While autumn brings cooler weather and pumpkin spice, it can also lead to bugs in your home. Though many insects seem to disappear after summer, some hide away in warm locations including your home. One of these uninvited guests is the boxelder bug. We’ve gathered information about boxelder bugs to help you identify and eliminate an infestation.
What Do Boxelder Bugs Look Like?
Boxelder bugs have a black body with reddish-orange markings. Adults grow up to ½ inch in length. They are flat and have an oval shaped body. Their wings allow them to fly up to several miles to find a suitable spot to overwinter.
What Do Boxelder Bug Nymphs Look Like?
Boxelder bug nymphs are similar in appearance to adults. However, they are smaller and lack wings and black markings when they first hatch. During the nymph phase, they will molt five times. They develop dark areas after each molting. Boxelder bug eggs are oval in shape and transition from yellow to reddish-brown over time.
What Do Boxelder Bugs Eat?
Boxelder bugs are named after their preferred food source—boxelder trees. During warm months, these bugs hang out on and near boxelder trees. They eat leaves and seeds from these trees. They also lay their eggs on leaves, which will hatch within two weeks. Though boxelder bugs prefer boxelder trees, they will also feed on maple and ash trees.
Why Are Boxelder Bugs in My House?
When temperatures begin to decrease, boxelder bugs start looking for safe places to overwinter. They gather in large numbers on the sunny sides of buildings. Then they move inside sheds, garages, and homes until winter is over.
Are Boxelder Bugs Dangerous?
The main problem with boxelder bugs is their large numbers. Hundreds of boxelder bugs can migrate to the same location to wait out the winter season. If your house is warm enough then the bugs will begin to emerge in your home.
Boxelder bugs aren’t known to bite but very rarely can puncture skin causing an irritated, red mark. Their droppings can cause red stains on furniture, curtains, or clothing.
When they feed on trees, they can cause discoloration or leaf curl. However, it shouldn’t affect the overall health of the tree.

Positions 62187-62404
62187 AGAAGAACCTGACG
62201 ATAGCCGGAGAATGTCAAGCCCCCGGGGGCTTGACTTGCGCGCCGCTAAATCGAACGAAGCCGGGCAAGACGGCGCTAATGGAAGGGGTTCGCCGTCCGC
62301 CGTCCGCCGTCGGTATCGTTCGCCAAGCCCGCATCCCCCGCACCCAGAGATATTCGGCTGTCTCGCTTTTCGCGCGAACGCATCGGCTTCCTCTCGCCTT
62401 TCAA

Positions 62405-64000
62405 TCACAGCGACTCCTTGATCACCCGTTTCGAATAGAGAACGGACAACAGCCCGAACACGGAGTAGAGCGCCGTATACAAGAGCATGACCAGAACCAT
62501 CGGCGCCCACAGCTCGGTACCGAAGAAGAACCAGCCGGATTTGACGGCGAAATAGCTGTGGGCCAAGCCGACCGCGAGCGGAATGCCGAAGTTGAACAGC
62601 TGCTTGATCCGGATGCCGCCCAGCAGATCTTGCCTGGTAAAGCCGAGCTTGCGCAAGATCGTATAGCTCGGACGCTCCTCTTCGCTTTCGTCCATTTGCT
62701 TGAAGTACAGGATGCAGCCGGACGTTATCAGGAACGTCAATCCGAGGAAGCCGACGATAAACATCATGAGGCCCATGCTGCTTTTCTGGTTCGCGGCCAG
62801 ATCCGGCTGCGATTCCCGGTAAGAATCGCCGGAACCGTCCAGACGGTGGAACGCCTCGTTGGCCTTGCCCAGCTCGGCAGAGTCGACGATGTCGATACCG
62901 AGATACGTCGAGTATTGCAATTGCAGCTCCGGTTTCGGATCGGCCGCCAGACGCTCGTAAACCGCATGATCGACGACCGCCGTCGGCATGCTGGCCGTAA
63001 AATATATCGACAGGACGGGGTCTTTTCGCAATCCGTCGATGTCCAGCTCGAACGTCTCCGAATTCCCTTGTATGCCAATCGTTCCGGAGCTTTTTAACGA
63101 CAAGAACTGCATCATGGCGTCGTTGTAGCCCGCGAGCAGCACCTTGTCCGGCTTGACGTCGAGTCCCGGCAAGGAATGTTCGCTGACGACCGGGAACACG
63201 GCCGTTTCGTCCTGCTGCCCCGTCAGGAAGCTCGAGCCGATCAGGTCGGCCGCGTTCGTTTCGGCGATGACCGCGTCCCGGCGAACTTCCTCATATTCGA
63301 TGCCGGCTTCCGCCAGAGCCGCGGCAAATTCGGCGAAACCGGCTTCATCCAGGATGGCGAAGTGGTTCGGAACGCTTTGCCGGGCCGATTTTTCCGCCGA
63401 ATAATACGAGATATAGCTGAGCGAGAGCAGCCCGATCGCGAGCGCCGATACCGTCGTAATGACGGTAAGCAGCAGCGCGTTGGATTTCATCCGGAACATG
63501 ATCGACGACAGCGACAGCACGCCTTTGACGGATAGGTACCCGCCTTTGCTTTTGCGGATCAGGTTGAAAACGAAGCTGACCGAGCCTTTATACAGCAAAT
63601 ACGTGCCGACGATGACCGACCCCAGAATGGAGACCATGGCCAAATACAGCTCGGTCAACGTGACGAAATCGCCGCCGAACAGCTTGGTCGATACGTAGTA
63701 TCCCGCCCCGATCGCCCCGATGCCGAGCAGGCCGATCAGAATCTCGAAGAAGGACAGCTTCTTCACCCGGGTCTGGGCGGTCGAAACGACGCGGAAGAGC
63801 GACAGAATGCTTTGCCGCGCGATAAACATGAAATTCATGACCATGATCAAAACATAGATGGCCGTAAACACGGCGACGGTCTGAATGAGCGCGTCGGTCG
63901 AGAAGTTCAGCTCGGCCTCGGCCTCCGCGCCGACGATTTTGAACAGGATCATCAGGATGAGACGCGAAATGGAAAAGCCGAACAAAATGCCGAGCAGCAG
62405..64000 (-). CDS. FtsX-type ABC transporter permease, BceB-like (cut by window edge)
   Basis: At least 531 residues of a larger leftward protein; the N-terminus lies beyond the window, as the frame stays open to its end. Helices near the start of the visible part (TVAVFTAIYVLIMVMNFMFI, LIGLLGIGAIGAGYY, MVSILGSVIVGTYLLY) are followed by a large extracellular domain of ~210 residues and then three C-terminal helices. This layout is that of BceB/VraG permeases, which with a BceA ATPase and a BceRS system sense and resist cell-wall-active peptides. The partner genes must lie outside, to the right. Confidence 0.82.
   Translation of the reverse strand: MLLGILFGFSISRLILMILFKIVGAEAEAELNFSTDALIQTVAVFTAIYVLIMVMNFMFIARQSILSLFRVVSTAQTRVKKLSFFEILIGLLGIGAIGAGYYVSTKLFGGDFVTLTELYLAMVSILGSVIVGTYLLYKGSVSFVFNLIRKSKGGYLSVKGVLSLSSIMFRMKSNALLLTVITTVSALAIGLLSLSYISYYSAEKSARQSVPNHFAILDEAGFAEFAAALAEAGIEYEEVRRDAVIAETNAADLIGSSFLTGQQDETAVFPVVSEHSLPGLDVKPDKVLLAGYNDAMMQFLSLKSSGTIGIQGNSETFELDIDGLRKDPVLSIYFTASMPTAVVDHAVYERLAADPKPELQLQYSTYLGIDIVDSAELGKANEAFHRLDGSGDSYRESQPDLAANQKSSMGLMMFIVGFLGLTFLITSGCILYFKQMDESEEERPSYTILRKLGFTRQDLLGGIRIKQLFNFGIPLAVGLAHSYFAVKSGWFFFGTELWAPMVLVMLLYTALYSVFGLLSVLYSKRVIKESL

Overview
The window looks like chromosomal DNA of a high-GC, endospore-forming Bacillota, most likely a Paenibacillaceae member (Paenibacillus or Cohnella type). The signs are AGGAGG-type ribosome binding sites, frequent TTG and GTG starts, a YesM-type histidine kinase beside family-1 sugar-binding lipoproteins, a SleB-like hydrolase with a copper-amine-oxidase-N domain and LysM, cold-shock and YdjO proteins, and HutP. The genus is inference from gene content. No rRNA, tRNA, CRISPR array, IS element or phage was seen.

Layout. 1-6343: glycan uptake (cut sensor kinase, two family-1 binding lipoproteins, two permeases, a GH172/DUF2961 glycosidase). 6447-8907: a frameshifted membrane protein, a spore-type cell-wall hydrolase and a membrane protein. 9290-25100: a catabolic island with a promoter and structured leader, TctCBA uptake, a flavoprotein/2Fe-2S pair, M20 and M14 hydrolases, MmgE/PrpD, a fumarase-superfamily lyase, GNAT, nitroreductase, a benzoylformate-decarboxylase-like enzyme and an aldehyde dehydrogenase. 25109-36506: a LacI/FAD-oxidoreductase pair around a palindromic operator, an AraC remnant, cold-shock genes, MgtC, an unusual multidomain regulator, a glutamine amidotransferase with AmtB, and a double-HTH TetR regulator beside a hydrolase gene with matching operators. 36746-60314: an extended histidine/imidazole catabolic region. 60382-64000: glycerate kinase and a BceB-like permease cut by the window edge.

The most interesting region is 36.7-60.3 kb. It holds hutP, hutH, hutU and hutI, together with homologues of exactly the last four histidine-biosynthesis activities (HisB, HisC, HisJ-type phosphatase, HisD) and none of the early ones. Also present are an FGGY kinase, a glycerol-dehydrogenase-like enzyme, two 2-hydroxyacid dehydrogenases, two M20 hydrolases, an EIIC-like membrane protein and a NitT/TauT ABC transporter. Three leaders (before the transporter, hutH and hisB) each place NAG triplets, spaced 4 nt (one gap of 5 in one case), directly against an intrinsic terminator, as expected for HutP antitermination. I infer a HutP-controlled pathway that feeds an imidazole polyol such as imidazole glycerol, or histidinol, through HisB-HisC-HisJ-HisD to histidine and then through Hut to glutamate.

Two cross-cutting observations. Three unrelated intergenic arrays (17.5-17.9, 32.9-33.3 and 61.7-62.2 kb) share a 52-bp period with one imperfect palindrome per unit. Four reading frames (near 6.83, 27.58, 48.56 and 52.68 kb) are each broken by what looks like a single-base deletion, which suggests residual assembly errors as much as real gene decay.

Signs of a Boxelder Bug Infestation
Being able to identify an infestation is the first step to getting rid of boxelder bugs. Check out a few signs that these pests have invaded your home.
- Spotting Boxelder Bugs: Seeing boxelder bugs is the best indication of an infestation. These bugs can be found on the exterior or interior of your home. They gather on the side of buildings and houses towards the end of summer.
- Buzzing Noises: Hearing buzzing noises in your home can also warn of an infestation.
- Droppings: If boxelder bugs have found their way into your house, you may notice their droppings. These will often leave red stains on furniture and fabric like curtains or clothing.
- Odor: Boxelder bugs release an unpleasant odor when they are crushed or they feel threatened. This can act as a warning sign of a boxelder bug infestation.
How to Prevent Boxelder Bugs
The best way to avoid a boxelder bug infestation is to take preventative measures. Here are a few tips to keep these bugs away.
- Seal Entry Points: Boxelder bugs can easily slip inside small holes. Check and repair any damaged window or door screens. Seal cracks and crevices and fix loose siding. You’ll also want to pay attention to your electrical outlets because they are common entry points.
- Keep Your Yard Clean: These bugs look for places they can hide and find warmth. Keep woodpiles away from your home and eliminate leaf debris.
- Watch Your Trees: Boxelder trees are the main attractant of boxelder bugs. If you decide to plant one of these trees, make sure it’s non-seed-bearing. If boxelder trees are already in your yard, remove the seeds that fall. This will make your yard less appealing to boxelder bugs.
How to Get Rid of Boxelder Bugs
Even if you don’t have boxelder trees in your yard, boxelder bugs will travel several miles to find a place to overwinter. If they choose your home, there are things you can do to treat an infestation. Indoor and outdoor action can help you take control of the infestation.
- Spray Them Away with a Hose: If you spot boxelder bugs on the exterior of your house, you can use a hose to remove them. You can also spray down trees that are infested with these pests.
- Protect Your Plants: If you notice these bugs on your trees or plants, our Beetle & Boxelder Bug Killer can help to control boxelder bugs and other pests.
- Create a Protective Barrier: Using a plant-based insecticide spray, like our Yard Bug Spray, can help fight an infestation. It kills bugs on contact while also providing you with residual repellency. This helps to create a protective barrier that keeps boxelder bugs out of your yard.
- Use a Plant-Based Insecticide Spray: If these bugs sneak inside your home, our Home Bug Spray can help control the infestation. It kills and repels boxelder bugs. You can also spray near entry points to help deter them from entering.
Dealing with an unwelcomed house pest is never any fun. Keeping bugs out of your home begins with preventative action. Taking the time to seal entry points can help prevent an infestation. If boxelder bugs or other pests have invaded your home, we want to help! Check out our Maggie’s Farm Simply Effective™ Pest Control products.